All of you must have heard the term “Super-app” and wondered what is a Super-app? How does it work? How do they monetize? Why do apps become Super-apps? Also, how to become a Super-app? Hence, we wanted to talk to you about Super-apps and their rise globally. First, let’s understand where did Super-apps come from.
The term “Super-app” was first coined by Blackberry Founder Mike Lazaridis in 2010 with the idea of creating an ecosystem of multiple apps that can facilitate multiple daily use-cases. Today, Super-app has been evolved as a single platform for consumers to get access to various kinds of products and services.
Most super-apps started with a simple idea of providing a chat platform (e.g. WeChat, hike) or a payment system (e.g. Paytm, Alipay). They have taken a very specific approach of starting with providing a single service, acquiring customers, and then offering more services (both their own as well as 3rd party offerings). This results in giving more options to the consumers to navigate through and engage with the app. These Super-apps leverage their existing customer base and provide them new products to capture the customer’s attention resulting in increased activity on the app.
Suppose you are a customer using an app for paying your bills every month, one day you see options of being able to book a flight from the app, you are more likely to check that option of flight booking than any new app in the market. This allows these apps to keep building the ecosystem of products and become more relevant to their customers’ daily lifestyles. Most users in China are said to use Wechat (a super-app) for services ranging from fund transfers to planning your travel to order food, booking a cab, and even chatting with their friends. While the services provided by these apps may look irrelevant to each other, they provide a lot of value to the customers.
Firstly, customers don’t need to download multiple apps on their phone or remember which app is to be used for which service. This saves them the space on their phones along with the need to remember which apps are supposed for what services.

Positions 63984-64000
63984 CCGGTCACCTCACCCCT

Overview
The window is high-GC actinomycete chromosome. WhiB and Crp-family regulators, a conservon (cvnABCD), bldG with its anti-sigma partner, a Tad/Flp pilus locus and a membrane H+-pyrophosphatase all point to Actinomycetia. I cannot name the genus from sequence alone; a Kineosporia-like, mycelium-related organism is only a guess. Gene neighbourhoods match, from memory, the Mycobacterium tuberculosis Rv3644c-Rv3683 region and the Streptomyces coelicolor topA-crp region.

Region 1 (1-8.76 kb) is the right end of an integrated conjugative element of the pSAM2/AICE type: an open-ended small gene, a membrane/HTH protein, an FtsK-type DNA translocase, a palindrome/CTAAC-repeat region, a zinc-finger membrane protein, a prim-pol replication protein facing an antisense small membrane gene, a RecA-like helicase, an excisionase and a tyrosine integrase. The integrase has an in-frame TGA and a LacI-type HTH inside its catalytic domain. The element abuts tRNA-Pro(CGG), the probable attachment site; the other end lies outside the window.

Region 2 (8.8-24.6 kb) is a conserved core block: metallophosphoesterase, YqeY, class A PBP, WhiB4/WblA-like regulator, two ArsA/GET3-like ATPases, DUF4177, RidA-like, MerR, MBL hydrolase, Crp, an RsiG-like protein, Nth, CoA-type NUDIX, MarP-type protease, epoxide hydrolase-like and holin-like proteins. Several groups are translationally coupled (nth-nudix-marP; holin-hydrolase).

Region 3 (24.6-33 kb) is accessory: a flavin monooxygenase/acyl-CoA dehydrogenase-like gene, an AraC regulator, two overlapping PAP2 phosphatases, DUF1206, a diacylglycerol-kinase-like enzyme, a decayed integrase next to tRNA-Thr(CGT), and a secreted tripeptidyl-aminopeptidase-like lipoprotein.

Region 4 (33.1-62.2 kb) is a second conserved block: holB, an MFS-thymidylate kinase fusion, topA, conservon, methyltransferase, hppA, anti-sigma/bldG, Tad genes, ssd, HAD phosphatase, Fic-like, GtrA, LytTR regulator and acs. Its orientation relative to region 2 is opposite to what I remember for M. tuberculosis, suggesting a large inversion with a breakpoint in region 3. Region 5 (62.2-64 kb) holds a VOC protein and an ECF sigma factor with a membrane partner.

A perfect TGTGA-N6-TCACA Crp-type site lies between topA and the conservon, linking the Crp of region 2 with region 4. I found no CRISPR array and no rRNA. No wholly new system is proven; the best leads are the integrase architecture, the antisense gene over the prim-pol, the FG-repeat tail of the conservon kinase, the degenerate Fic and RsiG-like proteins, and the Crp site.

Second, if they are already using the app for any of the services, then mostly they have already set-up their payment in their app. If they use the same app for some other service, they don’t need to add their payment details again. They now trust this app with their payment/card details and feel comfortable transacting for other products.
Thirdly, Customers also get an option to redeem their existing points that they received for ordering one product against any other service. Say you booked a flight and received a cashback from the app, then you may use this cashback to book a taxi to the airport. Insane, right? Now, you don’t need to take another flight to redeem that cashback. This creates an open loyalty ecosystem on the app for the customers benefitting both the users as well as service providers.
An ideal super-app would be a platform providing an amalgamation of services of social media (messaging or sharing content with your friends), payment services, and lifestyle services. Wechat is the only one providing all the three services. Some of the examples of super-apps other than Wechat are Alipay, Paytm, Amazon. Paytm started with providing wallet services to the customer and moved to provide Paytm mall to the consumers. Banks across Asia are also moving towards becoming a super-app and providing lifestyle services to the customers. HDFC Smartbuy, SBI Yono, ICICI iMobile, IndusInd all in one app are some of the examples. Even now Whatsapp and Reliance are trying to create a chat-based super-app.
There is clearly an opportunity for big players like banks, chat-based applications, and Fintechs to establish themselves as Super-apps and provide value-added services to the customers. But let’s wait to see how many of them will grab this opportunity and take advantage of it?
This is it for now. We will come back with more insights on Super-apps, Fintechs, Banking in the future.
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